How do I make a flat list out of a list of lists?

I have a list of lists like

    [1, 2, 3],
    [4, 5, 6],
    [8, 9]

How can I flatten it to get [1, 2, 3, 4, 5, 6, 7, 8, 9]?

If your list of lists comes from a nested list comprehension, the problem can be solved more simply/directly by fixing the comprehension; please see How can I get a flat result from a list comprehension instead of a nested list?.

The most popular solutions here generally only flatten one "level" of the nested list. See Flatten an irregular (arbitrarily nested) list of lists for solutions that completely flatten a deeply nested structure (recursively, in general).


  • A list of lists named xss can be flattened using a list comprehension:

    flat_list = [
        for xs in xss
        for x in xs

    The above is equivalent to:

    flat_list = []
    for xs in xss:
        for x in xs:

    Here is the corresponding function:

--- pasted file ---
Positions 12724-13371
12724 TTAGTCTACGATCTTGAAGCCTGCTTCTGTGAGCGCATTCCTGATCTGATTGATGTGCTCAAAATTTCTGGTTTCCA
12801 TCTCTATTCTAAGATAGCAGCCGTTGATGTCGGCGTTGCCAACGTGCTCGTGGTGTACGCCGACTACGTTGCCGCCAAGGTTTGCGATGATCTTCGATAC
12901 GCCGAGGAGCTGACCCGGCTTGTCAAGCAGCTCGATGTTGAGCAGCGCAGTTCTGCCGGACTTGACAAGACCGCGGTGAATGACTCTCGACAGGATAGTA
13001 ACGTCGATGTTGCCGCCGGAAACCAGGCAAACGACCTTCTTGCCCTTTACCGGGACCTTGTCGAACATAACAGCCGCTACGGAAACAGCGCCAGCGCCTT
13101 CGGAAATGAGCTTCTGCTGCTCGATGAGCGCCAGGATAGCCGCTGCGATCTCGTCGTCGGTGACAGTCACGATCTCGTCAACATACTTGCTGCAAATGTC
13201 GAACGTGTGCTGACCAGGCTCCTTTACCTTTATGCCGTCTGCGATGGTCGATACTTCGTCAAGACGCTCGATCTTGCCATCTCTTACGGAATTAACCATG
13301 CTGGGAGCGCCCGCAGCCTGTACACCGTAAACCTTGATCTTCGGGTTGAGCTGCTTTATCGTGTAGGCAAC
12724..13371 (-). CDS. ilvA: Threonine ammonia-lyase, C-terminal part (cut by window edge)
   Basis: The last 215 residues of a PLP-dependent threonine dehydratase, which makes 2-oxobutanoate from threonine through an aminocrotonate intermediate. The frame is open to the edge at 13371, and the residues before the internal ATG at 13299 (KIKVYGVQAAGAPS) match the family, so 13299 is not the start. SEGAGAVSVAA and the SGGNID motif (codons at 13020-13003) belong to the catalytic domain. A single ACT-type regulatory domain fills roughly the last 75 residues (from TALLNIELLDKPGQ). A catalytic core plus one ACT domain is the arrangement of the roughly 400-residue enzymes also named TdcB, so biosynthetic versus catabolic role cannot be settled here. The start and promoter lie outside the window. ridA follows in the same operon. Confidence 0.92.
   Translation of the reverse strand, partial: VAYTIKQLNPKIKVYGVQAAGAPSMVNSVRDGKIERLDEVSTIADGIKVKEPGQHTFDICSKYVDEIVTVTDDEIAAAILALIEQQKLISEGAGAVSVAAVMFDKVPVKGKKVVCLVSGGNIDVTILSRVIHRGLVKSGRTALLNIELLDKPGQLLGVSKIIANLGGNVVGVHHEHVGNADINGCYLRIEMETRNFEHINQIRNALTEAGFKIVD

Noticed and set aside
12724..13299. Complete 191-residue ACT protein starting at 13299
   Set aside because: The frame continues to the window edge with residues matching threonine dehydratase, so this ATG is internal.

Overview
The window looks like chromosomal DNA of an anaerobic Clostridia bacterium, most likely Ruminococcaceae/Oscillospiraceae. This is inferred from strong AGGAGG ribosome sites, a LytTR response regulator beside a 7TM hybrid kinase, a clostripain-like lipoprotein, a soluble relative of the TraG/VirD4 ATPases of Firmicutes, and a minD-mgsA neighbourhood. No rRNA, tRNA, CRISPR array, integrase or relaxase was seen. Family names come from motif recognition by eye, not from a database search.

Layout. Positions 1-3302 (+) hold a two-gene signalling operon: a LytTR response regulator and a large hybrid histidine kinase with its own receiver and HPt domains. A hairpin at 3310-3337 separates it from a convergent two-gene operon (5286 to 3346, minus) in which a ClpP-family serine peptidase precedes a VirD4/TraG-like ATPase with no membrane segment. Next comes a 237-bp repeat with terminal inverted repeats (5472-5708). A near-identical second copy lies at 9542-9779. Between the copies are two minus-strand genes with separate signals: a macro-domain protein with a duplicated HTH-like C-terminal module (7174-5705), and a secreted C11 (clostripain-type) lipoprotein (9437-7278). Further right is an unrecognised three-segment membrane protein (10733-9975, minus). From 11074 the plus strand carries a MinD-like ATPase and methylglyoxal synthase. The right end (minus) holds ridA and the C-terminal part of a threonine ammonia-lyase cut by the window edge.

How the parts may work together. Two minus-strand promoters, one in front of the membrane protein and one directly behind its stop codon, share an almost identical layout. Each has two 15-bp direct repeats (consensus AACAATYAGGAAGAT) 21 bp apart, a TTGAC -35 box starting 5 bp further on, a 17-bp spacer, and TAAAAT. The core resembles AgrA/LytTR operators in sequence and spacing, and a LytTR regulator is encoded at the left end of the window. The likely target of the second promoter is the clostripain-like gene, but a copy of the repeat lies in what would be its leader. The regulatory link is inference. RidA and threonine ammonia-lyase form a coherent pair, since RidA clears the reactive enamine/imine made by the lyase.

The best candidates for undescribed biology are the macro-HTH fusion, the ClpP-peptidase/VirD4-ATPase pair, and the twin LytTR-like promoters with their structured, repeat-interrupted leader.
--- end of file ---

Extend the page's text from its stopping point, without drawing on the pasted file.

def flatten(xss):
        return [x for xs in xss for x in xs]

    This is the fastest method. As evidence, using the timeit module in the standard library, we see:

    $ python -mtimeit -s'xss=[[1,2,3],[4,5,6],[7],[8,9]]*99' '[x for xs in xss for x in xs]'
    10000 loops, best of 3: 143 usec per loop
    $ python -mtimeit -s'xss=[[1,2,3],[4,5,6],[7],[8,9]]*99' 'sum(xss, [])'
    1000 loops, best of 3: 969 usec per loop
    $ python -mtimeit -s'xss=[[1,2,3],[4,5,6],[7],[8,9]]*99' 'reduce(lambda xs, ys: xs + ys, xss)'
    1000 loops, best of 3: 1.1 msec per loop

    Explanation: the methods based on + (including the implied use in sum) are, of necessity, O(L**2) when there are L sublists -- as the intermediate result list keeps getting longer, at each step a new intermediate result list object gets allocated, and all the items in the previous intermediate result must be copied over (as well as a few new ones added at the end). So, for simplicity and without actual loss of generality, say you have L sublists of M items each: the first M items are copied back and forth L-1 times, the second M items L-2 times, and so on; total number of copies is M times the sum of x for x from 1 to L excluded, i.e., M * (L**2)/2.

    The list comprehension just generates one list, once, and copies each item over (from its original place of residence to the result list) also exactly once.